Peterson still has one season left on his two-year contract, but general manager Doug Melvin is giving Roenicke freedom to select his own staff.
"The meeting with me and [Peterson] went well," Roenicke said. "But bench coach, pitching coach, those two spots are so important to a new manager. I really have to make sure I have the right person, whether it's Rick, whether it's somebody else. I need to make sure."
Roenicke wants to make his decision soon, partly so Peterson knows where he stands heading into 2011.
Peterson stated his case to stay in a pair of meetings with Roenicke last week. The men did not know each other before those sit-downs, but Peterson probably made the point that he's been in that situation before. He did not know Ken Macha before they were paired together at Double-A Trenton in 1997, and he did not know A's manager Art Howe before joining Oakland as its pitching coach in '98.
In both cases, the relationship worked, because Howe brought Peterson to the New York Mets in 2004, and Macha brought him to Milwaukee before the '10 season.
In addition to the pitching post, Roenicke is also in the market for a bench coach, first- and third-base coaches and a bullpen coach. The only spot spoken for belongs to hitting coach Dale Sveum, who signed a two-year contract extension last month.
"We want to [set the staff] as quickly as we can," Roenicke said. "We also know it's important to get the right people, so we don't want to rush into it. Doug and [Brewers assistant GM] Gord Ash have gotten together a bunch of names for me to look at, people they really like, and they've come up with some nice names."
The Brewers introduced Roenicke at Miller Park on Thursday as the 18th manager in franchise history.
He returned home to California over the weekend, but will travel to Phoenix later this week to meet with Melvin, Sveum and the Brewers' development staff there. Roenicke will be back in Milwaukee several times over the coming months, including in late January for the team's "Brewers On Deck" event.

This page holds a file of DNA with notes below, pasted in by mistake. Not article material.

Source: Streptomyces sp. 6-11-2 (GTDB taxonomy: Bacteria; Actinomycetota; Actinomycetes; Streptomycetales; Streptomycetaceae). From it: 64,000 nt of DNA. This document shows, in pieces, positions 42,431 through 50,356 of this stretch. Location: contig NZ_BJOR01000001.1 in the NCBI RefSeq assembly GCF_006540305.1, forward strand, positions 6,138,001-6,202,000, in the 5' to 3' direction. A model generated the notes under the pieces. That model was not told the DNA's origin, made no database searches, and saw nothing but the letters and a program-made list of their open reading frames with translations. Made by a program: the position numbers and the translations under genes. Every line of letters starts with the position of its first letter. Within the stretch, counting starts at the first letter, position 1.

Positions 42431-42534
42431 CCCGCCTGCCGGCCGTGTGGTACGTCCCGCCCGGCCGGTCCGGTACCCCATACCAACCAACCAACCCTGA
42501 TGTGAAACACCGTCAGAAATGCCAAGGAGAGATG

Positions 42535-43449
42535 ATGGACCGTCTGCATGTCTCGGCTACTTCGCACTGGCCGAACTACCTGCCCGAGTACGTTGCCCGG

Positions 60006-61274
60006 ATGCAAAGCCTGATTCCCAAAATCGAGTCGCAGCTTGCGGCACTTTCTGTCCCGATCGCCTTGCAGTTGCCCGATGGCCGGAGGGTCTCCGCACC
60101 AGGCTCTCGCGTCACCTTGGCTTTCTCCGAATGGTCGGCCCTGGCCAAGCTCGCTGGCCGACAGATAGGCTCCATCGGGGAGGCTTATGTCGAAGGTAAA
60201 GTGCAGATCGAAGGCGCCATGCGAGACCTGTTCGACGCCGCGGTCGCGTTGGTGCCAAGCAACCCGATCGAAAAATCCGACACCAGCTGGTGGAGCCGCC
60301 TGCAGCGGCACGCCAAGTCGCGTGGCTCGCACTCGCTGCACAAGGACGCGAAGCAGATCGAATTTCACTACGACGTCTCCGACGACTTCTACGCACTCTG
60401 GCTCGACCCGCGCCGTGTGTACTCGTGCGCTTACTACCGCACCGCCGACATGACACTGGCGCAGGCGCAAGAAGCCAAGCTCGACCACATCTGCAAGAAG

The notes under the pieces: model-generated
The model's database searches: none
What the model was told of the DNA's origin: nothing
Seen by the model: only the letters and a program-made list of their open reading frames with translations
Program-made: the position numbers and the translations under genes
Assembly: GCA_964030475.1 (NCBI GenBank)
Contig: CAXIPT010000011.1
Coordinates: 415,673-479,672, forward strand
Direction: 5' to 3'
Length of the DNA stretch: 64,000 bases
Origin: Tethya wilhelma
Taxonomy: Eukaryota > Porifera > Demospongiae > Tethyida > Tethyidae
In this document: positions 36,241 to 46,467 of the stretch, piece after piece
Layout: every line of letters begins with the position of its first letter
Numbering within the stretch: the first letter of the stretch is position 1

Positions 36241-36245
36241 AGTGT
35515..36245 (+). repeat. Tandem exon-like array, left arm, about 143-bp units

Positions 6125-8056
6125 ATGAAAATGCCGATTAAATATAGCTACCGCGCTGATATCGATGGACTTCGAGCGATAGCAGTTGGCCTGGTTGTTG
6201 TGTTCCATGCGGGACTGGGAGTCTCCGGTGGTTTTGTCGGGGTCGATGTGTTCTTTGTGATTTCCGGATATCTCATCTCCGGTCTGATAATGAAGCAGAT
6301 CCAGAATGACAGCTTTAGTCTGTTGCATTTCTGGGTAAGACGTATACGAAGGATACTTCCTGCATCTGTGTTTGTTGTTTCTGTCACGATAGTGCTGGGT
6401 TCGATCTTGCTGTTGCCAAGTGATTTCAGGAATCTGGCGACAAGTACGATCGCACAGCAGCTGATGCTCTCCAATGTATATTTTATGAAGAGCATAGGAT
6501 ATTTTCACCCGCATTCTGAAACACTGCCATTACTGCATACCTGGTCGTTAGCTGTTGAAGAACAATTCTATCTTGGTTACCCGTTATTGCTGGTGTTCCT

"Once we get the coaching staff together, I've got the numbers for all of the players, and I want to start calling them," Roenicke said. "It's going to be pretty busy here for the next couple of weeks."
Sunday, November 7, 2010
MILWAUKEE -- Ron Roenicke got right to work on Friday, his first full day as manager of the Milwaukee Brewers. The first order of business is to set his coaching staff.
Hitting coach Dave Sveum will return under a two-year contract extension, a deal that was sealed last month with Roenicke's approval while he was still just a Brewers candidate. The only other coach with a contract for 2011 is pitching coach Rick Peterson, and his situation was still in flux as of Friday midday.
Roenicke and general manager Doug Melvin met in person with Peterson on Wednesday night in Milwaukee, and Roenicke sat down privately with Peterson again on Thursday.
"The pitching coach job is really important to me," Roenicke said. "We want to take time and make sure that this is the right person for me. Whether it's Rick, whether it's somebody else, I want to make sure we get it right."
The Brewers hired Peterson in October 2009 to reunite with manager Ken Macha. Milwaukee didn't exercise Macha's option after a 2010 season in which the club finished with a 4.58 ERA, which was third to last in the National League.
But Peterson had something to do with the emergence of young bullpen arms like John Axford and Zach Braddock, and with the second-half resurgence of veteran starter Randy Wolf. And the Brewers had Major League Baseball's third-best ERA (2.96) in September and October. Only the Giants and the Angels were better over the final month.
"When the season was over, I felt really, really excited about having some of these pieces to the puzzle together for coming into next year," Peterson said after arriving home in New Jersey on Friday. "There was some major growth of some of the younger guys, as well as really developing a relationship with a 10-year veteran [Wolf] where you're on the same page and having a great dialogue.